Using big data to quantify complex social processes

Data Science Lunchtime Seminars
February 27th, 12.30-1.30pm
Room: B3.19
Free pizza!

Speaker name: Alexander Petersen

Title: Using big data to quantify complex social processes

Abstract: New technologies are providing novel ways to curate, explore, analyze, visualize, and interpret massive sources of information, in some cases using previously inaccessible historical records, and in other cases tapping completely new data streams. Collectively, these IT/software/hardware innovations have  been dubbed the “Industrial Revolution of data”. The opportunities to study and quantify complex social processes are now vast, with labor quickly becoming a scarce resource. The magnitude of the big data challenge calls for a new type of (business) scientist training, not just in the methods of big data, but also in the practice of teamwork framed around principles of division of labor and efficiency.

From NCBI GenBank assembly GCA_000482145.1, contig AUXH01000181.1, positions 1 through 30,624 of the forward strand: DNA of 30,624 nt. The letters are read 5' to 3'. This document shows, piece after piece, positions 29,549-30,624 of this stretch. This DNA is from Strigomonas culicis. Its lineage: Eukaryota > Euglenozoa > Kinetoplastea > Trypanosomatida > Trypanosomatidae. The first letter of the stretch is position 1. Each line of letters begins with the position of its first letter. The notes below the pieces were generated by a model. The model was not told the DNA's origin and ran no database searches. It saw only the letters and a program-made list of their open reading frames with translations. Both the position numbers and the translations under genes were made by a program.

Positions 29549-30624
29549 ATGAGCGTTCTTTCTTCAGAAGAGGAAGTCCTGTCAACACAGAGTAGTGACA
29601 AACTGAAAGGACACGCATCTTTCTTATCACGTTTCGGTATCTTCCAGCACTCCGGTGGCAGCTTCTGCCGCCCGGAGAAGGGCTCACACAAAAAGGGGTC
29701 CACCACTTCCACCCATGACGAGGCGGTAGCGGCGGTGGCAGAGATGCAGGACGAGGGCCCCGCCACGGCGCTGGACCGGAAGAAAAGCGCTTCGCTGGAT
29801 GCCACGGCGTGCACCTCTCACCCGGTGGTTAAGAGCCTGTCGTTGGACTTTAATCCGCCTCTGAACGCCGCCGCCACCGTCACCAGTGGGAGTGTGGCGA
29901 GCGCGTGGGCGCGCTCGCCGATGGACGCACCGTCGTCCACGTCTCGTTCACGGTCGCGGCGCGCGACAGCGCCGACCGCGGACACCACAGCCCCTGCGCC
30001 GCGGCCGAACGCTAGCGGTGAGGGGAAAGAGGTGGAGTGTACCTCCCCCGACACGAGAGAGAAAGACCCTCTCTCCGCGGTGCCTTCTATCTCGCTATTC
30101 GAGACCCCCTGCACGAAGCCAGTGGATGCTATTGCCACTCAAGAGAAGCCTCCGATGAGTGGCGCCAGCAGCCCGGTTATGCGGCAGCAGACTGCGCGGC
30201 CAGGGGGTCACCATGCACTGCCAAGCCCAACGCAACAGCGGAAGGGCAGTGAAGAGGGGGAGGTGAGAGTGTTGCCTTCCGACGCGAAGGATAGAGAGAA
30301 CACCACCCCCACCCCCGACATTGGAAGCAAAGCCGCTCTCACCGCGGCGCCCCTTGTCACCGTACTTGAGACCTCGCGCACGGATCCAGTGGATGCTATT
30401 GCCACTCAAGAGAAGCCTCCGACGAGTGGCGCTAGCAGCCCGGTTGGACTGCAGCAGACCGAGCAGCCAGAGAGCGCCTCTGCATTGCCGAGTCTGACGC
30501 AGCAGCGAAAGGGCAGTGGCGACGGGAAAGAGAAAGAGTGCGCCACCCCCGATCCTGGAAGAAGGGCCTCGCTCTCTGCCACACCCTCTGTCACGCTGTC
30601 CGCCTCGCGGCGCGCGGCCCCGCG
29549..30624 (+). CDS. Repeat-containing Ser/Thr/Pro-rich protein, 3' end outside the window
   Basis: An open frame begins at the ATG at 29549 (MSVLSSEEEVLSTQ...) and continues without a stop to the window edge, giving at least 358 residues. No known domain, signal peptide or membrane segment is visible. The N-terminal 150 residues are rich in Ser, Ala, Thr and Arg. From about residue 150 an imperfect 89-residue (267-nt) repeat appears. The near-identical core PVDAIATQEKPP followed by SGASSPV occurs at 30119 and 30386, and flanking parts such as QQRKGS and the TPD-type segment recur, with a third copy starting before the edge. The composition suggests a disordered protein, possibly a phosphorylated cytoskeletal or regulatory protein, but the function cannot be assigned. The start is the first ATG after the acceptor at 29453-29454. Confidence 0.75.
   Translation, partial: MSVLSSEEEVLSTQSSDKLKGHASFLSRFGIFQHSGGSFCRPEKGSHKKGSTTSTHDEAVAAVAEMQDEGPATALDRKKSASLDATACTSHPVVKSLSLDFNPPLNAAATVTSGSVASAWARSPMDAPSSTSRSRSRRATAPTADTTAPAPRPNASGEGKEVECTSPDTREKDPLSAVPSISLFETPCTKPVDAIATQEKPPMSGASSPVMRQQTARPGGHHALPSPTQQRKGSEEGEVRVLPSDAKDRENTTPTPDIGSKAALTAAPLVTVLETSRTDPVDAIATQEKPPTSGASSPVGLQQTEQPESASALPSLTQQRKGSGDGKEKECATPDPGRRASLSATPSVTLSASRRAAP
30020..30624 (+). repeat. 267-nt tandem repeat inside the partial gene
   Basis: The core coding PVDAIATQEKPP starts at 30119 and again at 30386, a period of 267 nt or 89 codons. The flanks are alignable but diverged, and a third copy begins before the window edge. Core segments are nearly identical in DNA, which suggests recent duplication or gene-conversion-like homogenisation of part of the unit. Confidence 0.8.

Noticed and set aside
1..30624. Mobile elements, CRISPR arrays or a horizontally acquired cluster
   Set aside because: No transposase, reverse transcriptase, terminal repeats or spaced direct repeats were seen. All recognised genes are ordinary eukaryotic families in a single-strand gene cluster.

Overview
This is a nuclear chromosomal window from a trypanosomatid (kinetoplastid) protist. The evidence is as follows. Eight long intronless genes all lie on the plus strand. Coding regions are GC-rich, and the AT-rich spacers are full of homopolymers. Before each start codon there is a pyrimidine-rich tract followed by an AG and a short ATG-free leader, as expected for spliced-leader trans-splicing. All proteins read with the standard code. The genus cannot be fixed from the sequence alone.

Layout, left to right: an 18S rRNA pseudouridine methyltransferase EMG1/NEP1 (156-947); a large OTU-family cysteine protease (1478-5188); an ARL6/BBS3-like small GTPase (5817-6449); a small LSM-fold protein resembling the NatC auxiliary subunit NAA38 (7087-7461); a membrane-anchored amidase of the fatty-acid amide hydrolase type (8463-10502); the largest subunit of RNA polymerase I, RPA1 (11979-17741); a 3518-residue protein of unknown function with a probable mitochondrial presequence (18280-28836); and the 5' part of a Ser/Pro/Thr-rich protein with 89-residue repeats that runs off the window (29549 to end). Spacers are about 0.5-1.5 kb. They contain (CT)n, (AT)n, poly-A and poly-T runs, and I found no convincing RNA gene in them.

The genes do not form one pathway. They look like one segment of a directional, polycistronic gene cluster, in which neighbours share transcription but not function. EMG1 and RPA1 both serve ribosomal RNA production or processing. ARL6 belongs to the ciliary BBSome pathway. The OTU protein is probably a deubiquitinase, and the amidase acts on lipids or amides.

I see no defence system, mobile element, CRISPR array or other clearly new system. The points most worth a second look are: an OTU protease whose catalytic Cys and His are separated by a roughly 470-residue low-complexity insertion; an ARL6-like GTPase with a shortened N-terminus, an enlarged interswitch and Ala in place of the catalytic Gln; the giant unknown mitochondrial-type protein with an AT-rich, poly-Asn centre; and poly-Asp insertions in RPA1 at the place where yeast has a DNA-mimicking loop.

In this talk I will touch on topics such as sexual revolution, knowledge networks, competition, life-cycles, reputation, and cooperation, the common theme being the big data prism which is shedding new light on complex social processes.

Bio: Alex is an assistant professor at the IMT Institute for Advanced Studies Lucca Italy, a member of the Laboratory for the Analysis of Complex Economic Systems research unit. His research has focused on the analysis of stochastic phenomena in the social and economic sciences using concepts and methods from statistical physics and big data. In the past years his main research focus has been to quantify career growth and the broad distributions of individual longevity and productivity, and then to complement these systemic analyses with explanatory agent-based models that account for the underlying stochasticity, heterogeneity, and other important features such as teamwork and cumulative advantage.

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